PROMISS research recommends higher protein intake to prevent malnutrition in old age

Across Europe, one out of five older adults living at home is malnourished, or at risk of protein-energy malnutrition. Improving protein intake might be of benefit to the prevention of malnutrition, as revealed the EU-funded PROMISS project, in which AGE is involved.

Many older persons today do not meet the current Recommended Dietary Allowance (RDA) of protein intake, which may lead to mobility limitations, loss of muscle strength, and increases the risks of chronic protein-energy malnutrition. There is increasing evidence that adequate protein intake is crucial in old age, which makes recognition of low protein intake key, and interventions to prevent malnutrition essential. These are the issues at the core of the PROMISS research.

The PROMISS project successfully recorded accurate protein intake data from a unique and largely understudied age group, capturing characteristics of older adults at risk, food intake, including protein rich food products, timing of intake over the day and nutritional quality of their diets. The project results suggest that higher protein intake in older persons may preserve muscle strength and physical performance and prevent the development of malnutrition. These results also suggest that the RDA of protein intake (≥0.8 g/kg/d) might be too low and that a protein of ≥1.0 g/kg/d might be better.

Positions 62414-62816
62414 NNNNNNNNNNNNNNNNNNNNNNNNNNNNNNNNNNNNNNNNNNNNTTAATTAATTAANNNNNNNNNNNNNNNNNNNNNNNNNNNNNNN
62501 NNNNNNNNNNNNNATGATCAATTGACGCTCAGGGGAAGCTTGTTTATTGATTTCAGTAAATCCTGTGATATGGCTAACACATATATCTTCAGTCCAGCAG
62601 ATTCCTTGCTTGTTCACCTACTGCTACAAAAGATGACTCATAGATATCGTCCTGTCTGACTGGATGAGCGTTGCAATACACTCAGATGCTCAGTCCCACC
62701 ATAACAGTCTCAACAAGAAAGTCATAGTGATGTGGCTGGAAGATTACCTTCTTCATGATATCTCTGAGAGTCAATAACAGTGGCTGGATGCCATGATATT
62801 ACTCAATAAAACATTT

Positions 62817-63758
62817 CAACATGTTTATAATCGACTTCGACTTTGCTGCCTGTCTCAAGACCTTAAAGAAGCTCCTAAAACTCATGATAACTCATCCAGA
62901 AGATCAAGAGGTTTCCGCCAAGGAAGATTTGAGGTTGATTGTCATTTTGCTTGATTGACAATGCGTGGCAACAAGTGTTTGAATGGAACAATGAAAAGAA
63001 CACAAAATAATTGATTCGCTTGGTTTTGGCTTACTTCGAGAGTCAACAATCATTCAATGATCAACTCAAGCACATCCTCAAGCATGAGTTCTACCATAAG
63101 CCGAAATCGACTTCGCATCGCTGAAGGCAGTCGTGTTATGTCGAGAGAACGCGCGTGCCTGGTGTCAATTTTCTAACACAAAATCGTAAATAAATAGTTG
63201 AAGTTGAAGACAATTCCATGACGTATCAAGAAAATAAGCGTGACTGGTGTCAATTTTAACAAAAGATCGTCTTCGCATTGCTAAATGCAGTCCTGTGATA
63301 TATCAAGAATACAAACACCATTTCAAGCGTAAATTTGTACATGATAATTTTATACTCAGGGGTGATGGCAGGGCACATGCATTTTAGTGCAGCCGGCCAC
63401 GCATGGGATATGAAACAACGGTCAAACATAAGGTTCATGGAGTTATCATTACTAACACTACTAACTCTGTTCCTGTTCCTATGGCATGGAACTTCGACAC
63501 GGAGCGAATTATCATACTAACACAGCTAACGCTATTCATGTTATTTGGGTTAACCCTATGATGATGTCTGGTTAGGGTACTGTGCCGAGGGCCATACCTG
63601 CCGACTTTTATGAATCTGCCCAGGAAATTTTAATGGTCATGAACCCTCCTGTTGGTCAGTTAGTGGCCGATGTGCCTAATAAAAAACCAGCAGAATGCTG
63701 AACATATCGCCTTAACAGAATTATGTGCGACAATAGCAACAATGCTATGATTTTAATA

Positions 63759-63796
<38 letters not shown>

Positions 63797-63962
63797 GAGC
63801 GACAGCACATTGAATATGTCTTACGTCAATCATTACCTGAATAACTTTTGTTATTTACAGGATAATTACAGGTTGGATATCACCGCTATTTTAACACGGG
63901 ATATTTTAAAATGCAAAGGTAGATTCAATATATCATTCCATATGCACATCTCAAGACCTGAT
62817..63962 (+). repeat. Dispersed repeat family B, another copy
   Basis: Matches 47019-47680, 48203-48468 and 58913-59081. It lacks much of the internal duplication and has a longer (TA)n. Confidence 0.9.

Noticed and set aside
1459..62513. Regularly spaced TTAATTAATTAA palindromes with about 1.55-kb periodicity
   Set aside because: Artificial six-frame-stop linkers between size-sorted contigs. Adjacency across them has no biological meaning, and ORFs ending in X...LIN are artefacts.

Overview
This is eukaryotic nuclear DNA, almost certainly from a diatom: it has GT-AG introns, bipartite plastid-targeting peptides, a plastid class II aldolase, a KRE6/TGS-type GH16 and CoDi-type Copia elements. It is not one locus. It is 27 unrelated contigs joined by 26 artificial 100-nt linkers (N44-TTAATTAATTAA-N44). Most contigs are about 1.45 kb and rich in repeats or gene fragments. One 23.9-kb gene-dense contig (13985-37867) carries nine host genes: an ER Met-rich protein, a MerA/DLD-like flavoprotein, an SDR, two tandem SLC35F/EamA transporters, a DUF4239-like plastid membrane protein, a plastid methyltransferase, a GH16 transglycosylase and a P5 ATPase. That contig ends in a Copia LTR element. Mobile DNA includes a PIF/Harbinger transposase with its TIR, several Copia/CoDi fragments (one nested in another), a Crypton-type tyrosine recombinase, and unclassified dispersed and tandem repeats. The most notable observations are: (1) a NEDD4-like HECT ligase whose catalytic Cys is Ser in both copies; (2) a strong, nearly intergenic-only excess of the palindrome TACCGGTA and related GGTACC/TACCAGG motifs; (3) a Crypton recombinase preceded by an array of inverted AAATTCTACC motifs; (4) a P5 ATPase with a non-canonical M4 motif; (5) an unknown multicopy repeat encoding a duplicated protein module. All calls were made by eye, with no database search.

Older adults at risk

Most of the protein intake is consumed at lunch (about 35%) and at dinner (about 21%). PROMISS shows that cconsumption of at least 20g of protein (for example 3 slices of bread with cheese or ham, or 200 g cooked pasta and 2 eggs) within any one eating occasion was predictive for a protein intake ≥0.8 g/kg/d (RDA). These results suggest that dietary strategies should focus on achieving at least a protein intake of 20g on one eating occasion. In persons with a protein intake according to the RDA, meat and meat products contributed 6% more to protein intake, while cereals and cereal products contributed less to protein intake. Higher consumption of cereals and cereal products, meat and meat products, and milk and milk products was associated with a lower chance of having a low protein intake.

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